VATICAN CITY (LifeSiteNews) – Over one thousand pilgrims gathered in Rome this weekend to partake in the traditional “Summorum Pontificum” – now “Ad Petri Sedem” – pilgrimage, with the highlight being a solemn Mass celebrated at the Altar of the Chair in St. Peter’s Basilica.
Devotees of the traditional Mass assembled in the Eternal City for a three day pilgrimage to the See of Peter from October 28 to 30.
Starting at the Basilica of St. Mary of the Martyrs, widely known as the Pantheon, on Friday evening, the pilgrims were led by Cardinal Matteo Zuppi, who presided over Vespers. Zuppi is Archbishop of Bologna and president of the Italian Bishops Conference and is widely perceived as papabile.
Tourists gathered outside the basilica as the assembled clergy chanted the Divine Office while the choir joined in providing polyphonic settings of the Vespers.
Cardinal Matteo Zuppi, Archbishop of Bologna and president of Italy’s bishops’ conference, presiding at traditional Vespers this evening in the Pantheon on the feast of the Apostles Simon and Jude. pic.twitter.com/Y64E8SmUwp
— Edward Pentin (@EdwardPentin) October 28, 2022
The strains of the sacred chants filled the basilica, which was closed to all but those attending the ceremony. Official estimates counted over 600 people gathered in the Pantheon.
On Saturday morning, the pilgrims assembled at the Basilica of San Celso e Giuliano, run by the Institute of Christ the King Sovereign Priest (ICKSP), where they spent an hour in adoration before the Blessed Sacrament. The Rosary was prayed in Latin, while hymns were sung and solemn benediction held.
The pilgrims – from all ages and walks of life – filled the church to standing room only, before spilling out into the streets.
Following the conclusion of the holy hour, flags from 95 countries were hoisted, representing all the countries across five continents in which the traditional Mass is celebrated, “illustrating the universal character of this liturgical attachment,” as the pilgrimage organizers noted.
Led by the processional cross, the amassed clergy and seminarians took position at the front of the procession, which made its way across the river, past Castel Sant’Angelo and up the center of the Via della Conciliazione – heading straight for the Vatican.
In a mark of the perhaps surprisingly warm welcome made by St. Peter’s Basilica to the pilgrimage, the double doors of the basilica were flung open and the pilgrims passed through. Tourists already present in the basilica drew back, thus creating space for the clergy and laity to process around the altar above the Confessio and up to the Altar of the Chair.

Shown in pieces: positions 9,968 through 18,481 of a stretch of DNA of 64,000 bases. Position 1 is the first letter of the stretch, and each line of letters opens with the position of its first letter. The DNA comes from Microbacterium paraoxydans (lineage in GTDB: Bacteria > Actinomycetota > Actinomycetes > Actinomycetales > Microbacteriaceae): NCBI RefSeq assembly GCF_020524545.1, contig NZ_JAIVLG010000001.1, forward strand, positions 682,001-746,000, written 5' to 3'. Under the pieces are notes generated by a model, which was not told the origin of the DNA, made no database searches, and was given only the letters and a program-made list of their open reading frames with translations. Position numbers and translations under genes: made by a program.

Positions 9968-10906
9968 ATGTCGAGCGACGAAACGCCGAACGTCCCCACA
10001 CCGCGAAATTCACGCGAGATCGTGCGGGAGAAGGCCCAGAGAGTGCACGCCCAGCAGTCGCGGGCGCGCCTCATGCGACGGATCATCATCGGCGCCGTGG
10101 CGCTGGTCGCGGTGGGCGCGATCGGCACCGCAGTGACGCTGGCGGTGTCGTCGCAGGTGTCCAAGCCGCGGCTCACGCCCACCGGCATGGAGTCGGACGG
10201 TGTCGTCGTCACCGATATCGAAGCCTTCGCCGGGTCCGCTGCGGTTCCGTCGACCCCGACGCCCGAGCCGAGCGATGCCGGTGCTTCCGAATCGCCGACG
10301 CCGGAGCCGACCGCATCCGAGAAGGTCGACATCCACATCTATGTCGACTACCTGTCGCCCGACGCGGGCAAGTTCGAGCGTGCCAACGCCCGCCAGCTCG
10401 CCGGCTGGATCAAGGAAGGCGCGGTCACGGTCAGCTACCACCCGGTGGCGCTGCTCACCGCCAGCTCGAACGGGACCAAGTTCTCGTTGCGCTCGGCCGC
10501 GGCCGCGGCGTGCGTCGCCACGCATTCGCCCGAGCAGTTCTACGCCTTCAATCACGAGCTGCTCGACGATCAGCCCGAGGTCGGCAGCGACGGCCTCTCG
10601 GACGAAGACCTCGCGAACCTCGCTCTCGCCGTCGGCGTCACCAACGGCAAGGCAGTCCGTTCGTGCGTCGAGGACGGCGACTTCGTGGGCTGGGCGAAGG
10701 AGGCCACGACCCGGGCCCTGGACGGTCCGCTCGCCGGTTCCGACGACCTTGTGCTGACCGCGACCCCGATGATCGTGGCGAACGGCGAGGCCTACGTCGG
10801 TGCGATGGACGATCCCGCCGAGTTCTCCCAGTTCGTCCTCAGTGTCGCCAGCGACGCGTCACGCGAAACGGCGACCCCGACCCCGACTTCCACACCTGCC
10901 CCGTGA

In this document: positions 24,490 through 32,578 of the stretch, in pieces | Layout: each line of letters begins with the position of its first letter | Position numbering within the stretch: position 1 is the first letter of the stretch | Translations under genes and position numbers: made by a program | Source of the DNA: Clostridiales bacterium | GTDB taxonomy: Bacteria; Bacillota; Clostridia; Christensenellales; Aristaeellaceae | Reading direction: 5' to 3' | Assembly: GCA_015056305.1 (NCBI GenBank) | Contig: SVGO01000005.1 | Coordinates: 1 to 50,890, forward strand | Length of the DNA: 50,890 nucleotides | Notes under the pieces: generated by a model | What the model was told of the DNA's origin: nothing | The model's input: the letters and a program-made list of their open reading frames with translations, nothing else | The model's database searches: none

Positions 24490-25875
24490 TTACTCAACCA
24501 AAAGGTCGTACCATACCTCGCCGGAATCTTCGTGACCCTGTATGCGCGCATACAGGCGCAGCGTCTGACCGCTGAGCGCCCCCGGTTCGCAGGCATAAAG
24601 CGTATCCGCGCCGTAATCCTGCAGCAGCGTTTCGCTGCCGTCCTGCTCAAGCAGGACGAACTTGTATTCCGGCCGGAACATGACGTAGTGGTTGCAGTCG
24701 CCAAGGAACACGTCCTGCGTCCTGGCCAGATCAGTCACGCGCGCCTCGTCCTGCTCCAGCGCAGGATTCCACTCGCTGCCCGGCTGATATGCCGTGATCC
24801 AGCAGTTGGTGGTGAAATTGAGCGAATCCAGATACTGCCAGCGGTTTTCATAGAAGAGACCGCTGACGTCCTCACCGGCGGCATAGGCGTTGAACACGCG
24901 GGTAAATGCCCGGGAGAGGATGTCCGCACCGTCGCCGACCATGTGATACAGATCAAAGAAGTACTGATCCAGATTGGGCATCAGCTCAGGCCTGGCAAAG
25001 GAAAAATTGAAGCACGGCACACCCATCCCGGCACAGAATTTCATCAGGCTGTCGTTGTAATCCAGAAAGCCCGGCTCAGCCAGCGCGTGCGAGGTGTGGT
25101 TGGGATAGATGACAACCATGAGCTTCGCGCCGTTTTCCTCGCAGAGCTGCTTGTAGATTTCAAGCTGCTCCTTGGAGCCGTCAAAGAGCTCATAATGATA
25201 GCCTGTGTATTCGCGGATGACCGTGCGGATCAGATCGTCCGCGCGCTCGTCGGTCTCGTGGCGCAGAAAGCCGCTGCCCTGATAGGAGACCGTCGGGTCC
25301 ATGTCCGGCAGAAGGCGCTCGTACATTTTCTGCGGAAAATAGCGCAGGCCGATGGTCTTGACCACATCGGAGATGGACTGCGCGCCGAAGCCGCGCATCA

Here, pilgrims were greeted by the sight of Cardinal Walter Brandmüller, a notable supporter of the traditional Mass, who was already seated at the front of the pews.
Official counts suggest that some 1,000 people were in the basilica for Mass, with the pews being filled by the congregation, as the clergy seated themselves in the clerical choir. Additional seating was also used for the congregation once the pews became full.
The Mass was celebrated by Monsignor Marco Agostini – part of the Vatican’s Secretariat of State and one of the Papal Masters of Ceremonies. Msgr. Agostini publicly celebrates the traditional Mass daily in St. Peter’s. Such is the demand for this ancient liturgy that LifeSite understands there are three such daily, public traditional Masses in the Vatican.
Pilgrims were both joyous and encouraged at the public and well-attended traditional liturgies in the Eternal City, especially in light of Traditionis Custodes. Pilgrims both young and old, clerical and lay, were united in their devotion to the ancient liturgy and their joy at participating in it in St. Peter’s Basilica.
Christian Marquant, president of Paix Liturgique and of Coetus Internationalis Summorum Pontificum (CISP) – which organizes the pilgrimage – highlighted to LifeSiteNews the support the pilgrimage had enjoyed from Zuppi and Agostini. “We are Catholic, and we will stay Catholic,” Marquant said, noting how the pilgrims were “very blessed” to have been able to publicly witness to the traditional liturgy. “Deo Gratias!” he said.
Speaking to LifeSiteNews, an Irish pilgrim called it a “great privilege to be a part of the liturgy which is truly at the heart of the Church.”
Echoing what had been stated at the Pax Liturgica conference on October 28, Father Ailbe O’Reilly told LifeSiteNews that “the only way I see of protecting the rights of God, of protecting the rights of the Holy Trinity and of Jesus in the most Holy Eucharist, is by concentrating exclusively on the Tridentine rite.”
The following day, the pilgrimage concluded by celebrating the traditional feast of Christ the King, at the church of Santissima Trinità dei Pellegrini, run by the Priestly Fraternity of St. Peter. The church was completely filled to standing room only. Once again, the congregation spilled out into the streets as around 1,000 pilgrims assembled to mark the end of the pilgrimage.
Monsignor Patrick Descourtieux, from the Congregation (now Dicastery) for the Doctrine of the Faith celebrated the Mass, which was sung in both polyphony and plain chant by the choir.
Despite the recent restrictions imposed by Pope Francis and Cardinal Arthur Roche on the traditional liturgy, the experience of the weekend was described by many as “tremendously encouraging.” While no bishops or cardinals celebrated the weekend’s liturgies – as has happened on previous occasions – the pilgrimage was a very public witness to the vitality of the Latin Mass and its devotees.
Pilgrims were also encouraged by the apparently warm welcome shown by officials in the Vatican, who reportedly granted swift permission for the Mass to be offered.
While the war against the Latin Mass is in full swing around the globe, following Traditionis Custodes, in Rome the traditional community remains a vibrant and prominent part of the Catholic Church.